/* */ How is the role of the 'Analyst' changing in a data driven world? |SQL Works

Friday, October 12, 2012

How is the role of the 'Analyst' changing in a data driven world?

     I remember the days when I was considered a top notch resource when it came to answering data driven questions. My Excel sheets were sparkling, my PowerPoint slides were beautiful, and my MS Access database was driving it all. In those days, when you needed to know how many widgets the sales team had sold, you asked them for their results sheet, and probably received it by email. When you needed to see attendance records for the call centers, they replied with their own spreadsheet, and a few paper based updates perhaps. After you had all your data collected and entered or imported to Access you could do with it what you pleased, and get some results worth sharing. But those days are gone, over the last 10 years I have witnessed an amazing transition from the scenario I describe above to the new paradigm of the 'Analyst' as power user and SQL dabbler. The data companies house internally is larger and more broad than ever before and growing quickly, and in order to present informed conclusions about a business, market or customer group, you need to be able to intelligently ask questions of these large stores of data.
     Enter the new 'Analyst', someone who is expected to know how to interact with databases like never before and to collate and present data from varied sources. Where a job description from those bygone days might have read "requires advanced MS Office suite knowledge" it is typical now to see requirements similar to "Must be familiar with SQL querying and tools such as SQL Server, Toad for SQL or PC SAS in order to gather results".

     So how does this impact the DBA and database professional in the enterprise? More time is spent assisting users with their queries that's for sure, and I'm betting I am not the only one who has to design new database and data warehouse infrastructure around an ever growing population of 'power users' who will be beating on my server nearly 24 hours a day. How has this paradigm shift toward a more technically 'dangerous' base of users affected your database design? Are you having to provide for many different levels of access, monitor who can access what type of information with a new level of granularity, and keep on top of performance like never before? I know I am.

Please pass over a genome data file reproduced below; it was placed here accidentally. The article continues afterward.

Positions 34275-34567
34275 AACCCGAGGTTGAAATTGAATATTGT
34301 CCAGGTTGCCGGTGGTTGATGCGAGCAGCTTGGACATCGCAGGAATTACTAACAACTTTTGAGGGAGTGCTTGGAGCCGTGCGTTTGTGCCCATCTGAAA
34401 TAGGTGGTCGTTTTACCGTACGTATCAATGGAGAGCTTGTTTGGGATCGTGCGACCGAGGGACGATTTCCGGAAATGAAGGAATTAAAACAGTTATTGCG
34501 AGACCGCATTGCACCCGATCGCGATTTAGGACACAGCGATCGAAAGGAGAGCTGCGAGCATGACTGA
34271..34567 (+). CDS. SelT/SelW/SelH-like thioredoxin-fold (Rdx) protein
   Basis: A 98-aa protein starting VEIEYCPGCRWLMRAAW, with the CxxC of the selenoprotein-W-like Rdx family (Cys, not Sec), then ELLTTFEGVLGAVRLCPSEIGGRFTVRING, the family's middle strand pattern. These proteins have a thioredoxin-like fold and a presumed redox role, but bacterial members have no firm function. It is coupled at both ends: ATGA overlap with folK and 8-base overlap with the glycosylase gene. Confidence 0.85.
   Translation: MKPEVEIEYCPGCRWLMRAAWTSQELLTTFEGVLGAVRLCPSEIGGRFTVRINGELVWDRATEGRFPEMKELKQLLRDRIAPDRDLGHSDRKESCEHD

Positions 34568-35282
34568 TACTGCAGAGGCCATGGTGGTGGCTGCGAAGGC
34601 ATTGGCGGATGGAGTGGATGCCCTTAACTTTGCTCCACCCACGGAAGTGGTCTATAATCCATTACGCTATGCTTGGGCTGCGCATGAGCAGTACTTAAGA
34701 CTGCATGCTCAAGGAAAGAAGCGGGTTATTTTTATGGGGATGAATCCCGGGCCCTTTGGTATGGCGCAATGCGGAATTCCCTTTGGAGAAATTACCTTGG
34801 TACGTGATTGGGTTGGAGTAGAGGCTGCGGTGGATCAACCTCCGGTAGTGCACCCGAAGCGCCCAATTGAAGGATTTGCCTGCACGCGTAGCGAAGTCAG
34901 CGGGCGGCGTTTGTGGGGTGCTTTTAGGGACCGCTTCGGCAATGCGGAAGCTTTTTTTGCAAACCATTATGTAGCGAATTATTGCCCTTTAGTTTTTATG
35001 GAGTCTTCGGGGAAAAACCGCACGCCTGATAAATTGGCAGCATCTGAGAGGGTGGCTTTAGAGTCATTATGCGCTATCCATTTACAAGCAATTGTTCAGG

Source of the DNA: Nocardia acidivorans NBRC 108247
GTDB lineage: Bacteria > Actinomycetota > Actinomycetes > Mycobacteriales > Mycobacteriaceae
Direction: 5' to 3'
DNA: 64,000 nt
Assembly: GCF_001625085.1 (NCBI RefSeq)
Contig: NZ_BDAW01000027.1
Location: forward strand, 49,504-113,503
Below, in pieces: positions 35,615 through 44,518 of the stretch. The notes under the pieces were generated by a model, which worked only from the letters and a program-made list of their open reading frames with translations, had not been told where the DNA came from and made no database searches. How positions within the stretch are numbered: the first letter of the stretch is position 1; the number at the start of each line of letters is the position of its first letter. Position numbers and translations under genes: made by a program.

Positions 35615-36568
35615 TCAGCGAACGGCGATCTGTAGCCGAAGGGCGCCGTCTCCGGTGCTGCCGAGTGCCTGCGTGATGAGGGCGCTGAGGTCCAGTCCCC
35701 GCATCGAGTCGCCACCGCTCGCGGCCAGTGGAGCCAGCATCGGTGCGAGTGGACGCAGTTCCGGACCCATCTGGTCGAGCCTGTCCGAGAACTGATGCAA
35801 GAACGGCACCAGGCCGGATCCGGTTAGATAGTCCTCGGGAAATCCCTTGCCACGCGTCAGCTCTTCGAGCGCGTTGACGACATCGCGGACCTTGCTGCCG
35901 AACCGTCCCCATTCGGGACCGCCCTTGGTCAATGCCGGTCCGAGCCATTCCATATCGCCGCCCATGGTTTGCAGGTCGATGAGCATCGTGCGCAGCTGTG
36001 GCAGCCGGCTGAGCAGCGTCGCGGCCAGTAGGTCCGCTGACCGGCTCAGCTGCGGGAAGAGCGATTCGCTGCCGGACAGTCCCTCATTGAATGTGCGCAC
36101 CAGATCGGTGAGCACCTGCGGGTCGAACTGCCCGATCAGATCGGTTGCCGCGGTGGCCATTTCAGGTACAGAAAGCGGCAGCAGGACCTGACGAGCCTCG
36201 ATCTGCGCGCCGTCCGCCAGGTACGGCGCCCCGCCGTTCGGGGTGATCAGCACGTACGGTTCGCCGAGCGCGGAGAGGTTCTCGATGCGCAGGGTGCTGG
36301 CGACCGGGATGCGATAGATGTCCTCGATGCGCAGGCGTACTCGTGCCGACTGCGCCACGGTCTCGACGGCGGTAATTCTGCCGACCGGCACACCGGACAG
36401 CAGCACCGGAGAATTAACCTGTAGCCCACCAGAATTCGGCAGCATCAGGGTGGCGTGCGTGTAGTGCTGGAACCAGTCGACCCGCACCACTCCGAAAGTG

Is this good for SQL Server professionals in general, absolutely yes! The data dependent enterprise requires our skills more than ever, and the horde of users require our care and guidance like never before. In order to get information out of data, it must be available when we are, it must handle our requests quickly and reliably and it must be trustworthy, all attributes that are impacted by the Database Administrator and Developer. I feel great about the future demand for my skills and services in the data driven company, how do you feel?